Nothing says Canada like a maple leaf. That’s why Sandbanks Provincial Park planted 150 Sugar Maples this spring.
And those maples are part of a bigger plan. Over the past ten years, this Picton-area park has planted a whopping 100,000 trees! This year alone, Sandbanks “grew” by 36,000 trees.
Why so many trees?
When Sandbanks opened in 1962, it was half the size it is today. Four kilometres away was Outlet, another small provincial park. Ontario Parks knitted the two parks together by buying up the 150 hectares of agricultural land that separated them, farm by farm.
Until the first settlers cleared it, that farmland was woodland. Slowly but surely, Sandbanks is restoring the trees.
A different crop
It should be easy to reforest farmland, right? Wrong.
Park Superintendent Robin Reilly explains: “Unlike most parks, which start out pristine and try to keep it that way, we were starting out with agricultural land. Land that’s been farmed for 150 years tends to be pretty poor quality. It’s hot and it’s dry.”
The Friends of Sandbanks provided the funds and Forests Ontario provided the seedlings and machinery.
Little trees all in a row
“These are typically six-inch conifers, able to survive dry conditions. They’re mostly pine, spruce, cedar.
“The trees are mechanically planted by a machine that unzips the ground. Someone sits in the back and drops the seedling in, then the machine zips it up again. Forests Ontario can plant 10,000 trees a day like that.”
There’s just one drawback. It doesn’t look very natural. The seedlings are all the same species and the same age, and they’re all planted in straight rows.
These tiny trees play an important role. As they grow, they shade the soil, keeping it cool and moist. This keeps down the grass and allows the surrounding trees to seed in between the rows. As time goes on, naturally seeded trees break up the straight lines.
“To speed that up a little bit, we hand-plant one or two thousand larger trees and shrubs each year. We choose a wide variety of species, such as hickory, dogwood, elderberry, maple and birch, to encourage ecological diversity, and we space them irregularly, like Mother Nature.”
“Great oaks from little acorns grow”
“We’re always looking for reasons to plant trees,” says Robin. “Two years ago, we tried something new.’
Staff and volunteers gathered up 3,000 acorns and asked a Kemptville nursery to look after them.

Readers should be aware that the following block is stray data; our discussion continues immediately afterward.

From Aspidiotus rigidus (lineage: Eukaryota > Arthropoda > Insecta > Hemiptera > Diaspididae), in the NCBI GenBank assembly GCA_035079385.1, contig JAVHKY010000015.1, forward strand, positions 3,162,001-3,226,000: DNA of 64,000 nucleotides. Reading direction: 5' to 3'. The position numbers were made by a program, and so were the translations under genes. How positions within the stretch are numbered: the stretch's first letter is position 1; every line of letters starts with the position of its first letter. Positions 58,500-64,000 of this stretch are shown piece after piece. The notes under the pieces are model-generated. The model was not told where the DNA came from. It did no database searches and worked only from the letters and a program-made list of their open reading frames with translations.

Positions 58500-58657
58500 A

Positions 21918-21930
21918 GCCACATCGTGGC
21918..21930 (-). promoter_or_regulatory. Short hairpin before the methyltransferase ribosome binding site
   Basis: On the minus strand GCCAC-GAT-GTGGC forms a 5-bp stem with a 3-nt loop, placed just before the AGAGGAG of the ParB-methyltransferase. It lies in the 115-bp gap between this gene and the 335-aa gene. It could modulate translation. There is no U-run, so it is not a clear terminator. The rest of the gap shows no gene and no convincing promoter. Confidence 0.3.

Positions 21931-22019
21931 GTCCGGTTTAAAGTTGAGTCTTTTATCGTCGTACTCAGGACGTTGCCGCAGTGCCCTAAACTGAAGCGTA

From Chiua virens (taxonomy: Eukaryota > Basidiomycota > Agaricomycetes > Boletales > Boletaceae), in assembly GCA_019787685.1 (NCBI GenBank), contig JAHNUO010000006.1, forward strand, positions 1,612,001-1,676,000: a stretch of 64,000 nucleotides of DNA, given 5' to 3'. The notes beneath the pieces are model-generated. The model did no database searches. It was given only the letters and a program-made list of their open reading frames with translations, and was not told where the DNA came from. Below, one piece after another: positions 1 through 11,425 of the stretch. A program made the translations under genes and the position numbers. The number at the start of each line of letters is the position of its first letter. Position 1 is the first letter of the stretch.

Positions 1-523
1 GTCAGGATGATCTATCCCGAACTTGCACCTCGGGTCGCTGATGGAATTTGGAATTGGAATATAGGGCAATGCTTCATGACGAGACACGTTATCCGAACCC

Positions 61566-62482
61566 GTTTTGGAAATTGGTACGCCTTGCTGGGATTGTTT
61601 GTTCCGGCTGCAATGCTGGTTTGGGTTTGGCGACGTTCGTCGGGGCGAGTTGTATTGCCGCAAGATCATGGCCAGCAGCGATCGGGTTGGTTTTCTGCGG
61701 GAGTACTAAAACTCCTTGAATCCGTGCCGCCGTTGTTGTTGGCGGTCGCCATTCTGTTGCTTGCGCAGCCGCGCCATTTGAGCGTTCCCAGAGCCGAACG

After all, Red Oak is a quality hardwood that grows well in the Prince Edward County park. Why let all the acorns on their trees go to waste?
The homegrown solution paid big dividends. Sandbanks put an extra 2,800 Red Oak seedlings in the ground this spring.
Canada 150 planting
Most of these plantings are designed to blend into the landscape. But the Friends of Sandbanks wanted the Canada 150 project to stand out. The park came up with an idea that would create a lasting landmark, and lasting memories as well.
The park chose a section of the Woodlands Trail, close to the brand-new West Lake Campground. Then the Friends of Sandbanks purchased 150 Sugar Maples, assisted by funding from the TD Bank Friends of the Environment program and the County Community Foundation.
On May 9, 2017, 35 students from Prince Edward Collegiate Institute and local volunteers joined the staff and Friends on the trail. The day began with a tutorial on the hows and whys of planting trees. Then the students headed out with their shovels to put what they learned into practice.
The winding trail is now lined with sugar maples, planted 20 metres apart. It begins and ends with a circle of trees.
In 50 years, when Canada celebrates its bicentennial, a promenade of maples will canopy the trail. The two circles will have grown into shady outdoor classrooms, with seating and interpretive signs. And every autumn, the leaves will blaze as red as the Canadian flag.
Want to help?
The park plans to add another 30,000 trees next year. If you “dig” tree-planting, leave your name and number with The Friends of Sandbanks. They’ll contact you when they break out the shovels.